BTCM: Kenya’s latest crypto mining Ponzi Scheme collapses, leaving investors empty-handed

This is the latest in a long list of Ponzi platforms promising bogus ROI fleeing with investors’ money.

BTCM: Kenya’s latest crypto mining Ponzi Scheme collapses, leaving investors empty-handed
Assets: Freepik, Icons8 Photos and Billion Photos| Design by Ifeoluwa Awowoye for Mariblock

Ponzi and pyramid schemes are still very much alive, as evidenced by the recent collapse of BTCM, a Kenyan-based “crypto mining” Ponzi scheme. Before going offline, the project took in several thousand Kenyan shillings from unsuspecting victims.

Curious about crypto? Learn about it, one real-life solution at a time.

How it happened 

The platform told its subscribers to invest between Ksh 600 and Ksh 266,000 to purchase bitcoin mining equipment and earn as much as 188% to 350% return on investment (ROI) after a few days. 

Mariblock spoke to victims who revealed BTCM’s mode of operation. As is common with Ponzi schemes, most victims were invited by friends or family members. A sufferer told Mariblock they were responsible for bringing 46 of their family members and friends into the scheme.  

Another victim shared on social media: 

“BTCM is supposedly a leading cryptocurrency super mining company...well, at least that’s what...[I] was told, or maybe I trusted my good friend too much...who introduced me to it.” 

Be smart: Crypto Ponzi schemes mainly operate identically. In most cases, they impersonate actual companies. For example, BIT Mining Limited (BTCM) is an actual Hong Kong-based crypto-mining entity with no proven affiliation to Kenya’s BTCM, which defrauded several unsuspecting Kenyans.

Screenshots obtained by the BTCM Ponzi sufferers

Some casualties shared evidence that they were paid part of their earnings 72 hours after initiating withdrawals but could not withdraw above a certain amount daily. The 72-hour period would likely allow new members to invest and pay old members with the latest investment. 

The last straw came on June 27 when an administrator asked investors for a one-time KSh 6,000 deposit to rein in 300% ROI, KSh 18,000 to earn 320% ROI, 40,000 to get 335% ROI and 90,000 to get 345% ROI, all after 20 days.

Screenshots obtained by the BTCM Ponzi sufferers

According to Mariblock sources, this was the last time anyone heard from them. The platform’s social media page was posted on July 18 but has been silent since then. Victims have taken to the platform’s social media pages to demand their money, but their complaints have gone unanswered. 

Others claim that BTCM had rebranded as ARGO, a new and identical pyramid scheme asking investors to purchase mining equipment and earn bogus ROIs. 

Like the BTCM scam, ARGO Blockchain is a real crypto mining company based in London, UK, with no apparent ties to the new ARGO company asking Kenyans to part with their money. 

A screenshot of the Argo Ponzi Scheme website
A screenshot of the Argo Ponzi Scheme website

Ponzi schemes and the quick money promise 

Ponzi and pyramid schemes are pseudo-investment schemes that pay investors with money from other investors while claiming to be involved in imaginary investment ventures.  

These platforms work as planned in the early days, and even investors who participate early enough get paid as promised. The operators of these platforms mostly do this to gain trust and attract more unsuspecting investors. After a while, they vanish with investors’ deposits.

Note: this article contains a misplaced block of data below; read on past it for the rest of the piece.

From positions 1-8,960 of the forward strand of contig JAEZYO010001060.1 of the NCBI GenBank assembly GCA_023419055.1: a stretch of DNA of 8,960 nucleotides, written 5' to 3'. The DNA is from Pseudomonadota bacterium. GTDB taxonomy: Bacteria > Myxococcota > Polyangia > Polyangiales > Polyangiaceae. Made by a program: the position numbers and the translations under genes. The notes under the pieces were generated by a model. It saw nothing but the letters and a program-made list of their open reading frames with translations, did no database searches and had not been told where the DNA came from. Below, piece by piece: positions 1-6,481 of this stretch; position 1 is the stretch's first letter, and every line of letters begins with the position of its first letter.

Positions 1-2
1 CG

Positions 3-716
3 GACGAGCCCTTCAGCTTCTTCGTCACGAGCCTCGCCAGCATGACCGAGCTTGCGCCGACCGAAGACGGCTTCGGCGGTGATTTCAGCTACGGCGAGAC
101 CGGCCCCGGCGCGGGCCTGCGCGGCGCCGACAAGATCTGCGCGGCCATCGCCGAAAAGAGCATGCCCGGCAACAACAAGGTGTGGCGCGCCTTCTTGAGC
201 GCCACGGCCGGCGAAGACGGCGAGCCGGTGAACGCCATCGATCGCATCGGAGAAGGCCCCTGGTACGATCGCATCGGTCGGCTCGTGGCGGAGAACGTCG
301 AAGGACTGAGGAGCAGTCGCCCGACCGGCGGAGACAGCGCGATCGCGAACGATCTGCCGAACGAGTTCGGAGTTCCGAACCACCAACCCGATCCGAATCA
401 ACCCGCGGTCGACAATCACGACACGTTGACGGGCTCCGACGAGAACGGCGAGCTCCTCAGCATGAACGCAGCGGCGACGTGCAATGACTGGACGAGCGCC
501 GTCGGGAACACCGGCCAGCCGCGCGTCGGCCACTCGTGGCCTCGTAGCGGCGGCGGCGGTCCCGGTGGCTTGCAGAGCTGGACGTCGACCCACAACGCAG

These schemes are, however, not native to crypto, and Kenya has particularly witnessed a flurry of them over the years. In 2017, a special task force on Ponzi and pyramid schemes established that 271 different schemes existed at one point, with several complaints recorded. It is believed that many more were never reported.

Curious about crypto? Learn about it, one real-life solution at a time.

Most notable was the Deci scheme that collapsed in 2006 with over KSh 8 billion (more than $56 million) gathered from 94,000 recorded investors. The scheme’s mastermind, George Odinga Donde, died in 2012, with thousands of victims still seeking repayment. More recently, a former Kenyan cabinet secretary for the Ministry of Information and Communications said Kenyans lost $120 million to several crypto scams in the 2021/2022 fiscal year. 

Last year, another scheme named Bitstream Circle went under in a dramatic fashion after promising 5% to 10% daily ROI to over 10,000 members of the company’s telegram group. When the subscribers encountered failed withdrawals and complained to the founders, they were asked to put in even more money to withdraw their investments.  

Without suspecting foul play, many obliged, choosing to deposit 10% of their investment. Following this, one of the founders posted several cryptic messages on the platform mocking the investors. 

Part of the message reads: 

“I still drive my Ferrari, and some of you can’t afford to eat. You are a bunch of brainless races. See you on our next plan.” 

A forensic analysis reportedly revealed that it had defrauded people of KSh 1.18 billion (about $10 million) in just 97 days. 

Why Kenya? 

In a chat with Mariblock, Michael Kimani, the president of the Blockchain Association of Kenya (BAK), said these pyramid schemes are so rampant in Kenya because of a lack of consumer protection framework.  

“Generally, I think what is missing is a consumer protection framework, which is difficult to establish because of the policy gaps,” he said. “I think both go hand in hand.” 

He added that a lack of information and a poor economy have made Kenyans particularly vulnerable to these schemes. 

“The poor state of the economy means people are vulnerable. [It is] easy to fall prey to crypto-branded scams because the crypto industry is real, but bad actors take advantage of vulnerability and misinformation.”

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